Carr, N. (2008) Is Google Making Us Stupid?, The Atlantic, accessed 19/12/2012,
Dunn, M., Terrill, A., Reesink, G., Foley, R.A. and Levinson, S.C. (2005) “Structural Phylogenetics and the Reconstruction of Ancient Language History,” Science 309: 2072-2075. Quoted in Baayen, R.H. (2008) Analyzing Linguistic Data. A Practical Introduction to Statistics using R, Cambridge: Cambridge University Press.
Eder, M. and Rybicki, J. (2011). Stylometry with R. Stanford: Digital Humanities 2011.
Eder, M. Rybicki, J., and Kestemont, M. (2012). Computational Stylistics, accessed 19/12/2012,
Eder, M. and Rybicki, J. (2012). “Do Birds of a Feather Really Flock Together, or How to Choose Test Samples for Authorship Attribution,” Literary and Linguistic Computing, First published online August 11, 2012: 10.1093/llc/fqs036.
Emden, C. (2005) Nietzsche On Language, Consciousness, And The Body, University of Illinois Press.

Gannes, L. (2012) When an App Is an Essay Is an App: Tapestry by Betaworks , Wall Street Journal
Günzel, S. and Schmidt-Grépály, R. (2002) (eds.) Friedrich Nietzsche. Schreibmaschinentexte, 2nd edition, Weimar: Verlag der Bauhaus Universität, accessed 19/12/2012,

Kittler, F. A. (1992) Discourse Networks, 1800/1900, Stanford University Press.
Kittler, F. A. (1999) Gramophone, Film, Typewriter translated by Geoffrey Winthrop-Young and Michael Wutz, Stanford: Standford University Press, 200-208, quoted in Patricia Falguières, “A Failed Love Affair with the Typewriter”, rosa b,  accessed 19/12/2012, 
Kittler, F. A. (2009) Optical Media, London: Polity Press. 
Hoover, David L. (2009) “Modes of Composition in Henry James: Dictation, Style, and What Maisie Knew,” Digital Humanities 2009, University of Maryland, June 22-25.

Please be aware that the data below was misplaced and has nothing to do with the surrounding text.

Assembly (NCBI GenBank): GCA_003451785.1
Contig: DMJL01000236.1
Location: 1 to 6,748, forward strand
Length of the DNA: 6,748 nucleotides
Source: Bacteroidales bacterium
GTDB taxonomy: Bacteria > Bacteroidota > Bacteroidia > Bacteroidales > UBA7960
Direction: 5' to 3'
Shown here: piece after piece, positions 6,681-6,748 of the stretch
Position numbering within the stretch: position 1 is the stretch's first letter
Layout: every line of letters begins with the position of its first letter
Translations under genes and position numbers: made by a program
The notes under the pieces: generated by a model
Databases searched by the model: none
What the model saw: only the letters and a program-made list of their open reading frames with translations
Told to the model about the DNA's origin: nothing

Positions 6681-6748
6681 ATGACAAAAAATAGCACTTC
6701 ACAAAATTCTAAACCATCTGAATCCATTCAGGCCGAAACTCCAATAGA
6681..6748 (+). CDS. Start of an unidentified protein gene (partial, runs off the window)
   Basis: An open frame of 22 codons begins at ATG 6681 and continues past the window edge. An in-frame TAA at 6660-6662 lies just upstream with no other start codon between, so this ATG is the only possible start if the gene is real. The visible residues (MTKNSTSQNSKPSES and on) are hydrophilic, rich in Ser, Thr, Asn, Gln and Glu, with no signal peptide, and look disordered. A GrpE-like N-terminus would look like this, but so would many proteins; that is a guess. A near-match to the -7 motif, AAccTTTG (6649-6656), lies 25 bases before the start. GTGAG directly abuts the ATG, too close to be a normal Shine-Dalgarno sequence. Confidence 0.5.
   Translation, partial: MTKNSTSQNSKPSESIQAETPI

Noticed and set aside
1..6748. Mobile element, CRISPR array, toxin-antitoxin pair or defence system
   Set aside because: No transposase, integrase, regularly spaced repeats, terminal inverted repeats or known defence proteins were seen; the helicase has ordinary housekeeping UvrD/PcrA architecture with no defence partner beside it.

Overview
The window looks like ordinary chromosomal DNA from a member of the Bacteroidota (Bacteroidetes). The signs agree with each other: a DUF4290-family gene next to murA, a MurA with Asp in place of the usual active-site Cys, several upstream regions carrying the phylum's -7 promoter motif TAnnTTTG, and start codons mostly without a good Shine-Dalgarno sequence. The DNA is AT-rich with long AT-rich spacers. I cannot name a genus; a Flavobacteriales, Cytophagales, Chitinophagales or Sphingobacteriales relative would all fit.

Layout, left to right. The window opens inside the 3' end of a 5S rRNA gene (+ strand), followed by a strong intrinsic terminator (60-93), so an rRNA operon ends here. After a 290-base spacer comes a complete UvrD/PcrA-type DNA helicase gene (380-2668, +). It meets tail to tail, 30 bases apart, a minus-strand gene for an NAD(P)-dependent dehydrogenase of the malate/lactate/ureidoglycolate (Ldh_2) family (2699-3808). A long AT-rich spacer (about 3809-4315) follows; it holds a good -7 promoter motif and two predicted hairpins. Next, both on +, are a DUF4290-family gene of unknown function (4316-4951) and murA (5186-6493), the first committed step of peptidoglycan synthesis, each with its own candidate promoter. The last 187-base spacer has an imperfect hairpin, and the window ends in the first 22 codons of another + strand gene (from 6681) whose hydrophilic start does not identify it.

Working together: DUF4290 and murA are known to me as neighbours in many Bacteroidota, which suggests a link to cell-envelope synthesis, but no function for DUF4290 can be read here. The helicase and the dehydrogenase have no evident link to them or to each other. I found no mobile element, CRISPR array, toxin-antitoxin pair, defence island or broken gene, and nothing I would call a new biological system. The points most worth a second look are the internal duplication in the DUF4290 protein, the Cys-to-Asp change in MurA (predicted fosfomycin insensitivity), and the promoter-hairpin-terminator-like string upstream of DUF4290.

Le, X., Lancashire, I., Hirst, G., and Jokel, R. (2011) “Longitudinal detection of dementia through lexical and syntactic changes in writing: a case study of three British novelists,” Literary and Linguistic Computing, 26(4): 435-461
Manovich, L. (2008) Cultural Analytics, accessed 19/12/2012,
Rybicki, J. (2012) “The Great Mystery of the (Almost) Invisible Translator: Stylometry in Translation.” In Oakes, M., Ji, M. (eds). Quantitative Methods in Corpus-Based Translation Studies, Amsterdam: John Benjamins.
Winthrop-Young, G. and Wutz, M. (1999) Translators’ Introduction, in Kittler, F. A., Gramophone, Film, Typewriter, Standford University Press.

Against Remediation

A new aesthetic through Google Maps

In contemporary life, the social is a site for a particular form of technological focus and intensification. Traditional social experience has, of course, taken part in various forms of technical mediation, formatting and subject to control technologies. Think, for example, of the way in which the telephone structured the conversation, diminishing the value of proximity, whilst simultaneously intensifying certain kinds of bodily response and language use. It is important, then to trace media genealogies carefully and to be aware of the previous ways in which the technological and social have met – and this includes the missteps, mistakes, dead-ends, and dead media. This understanding of media, however, has increasingly been understood in terms of the notion of remediation, which has been thought to helpfully contribute to our thought about media change, whilst sustaining a notion of medium specificity. Bolter and Grusin (2000), who coined its contemporary usage, state,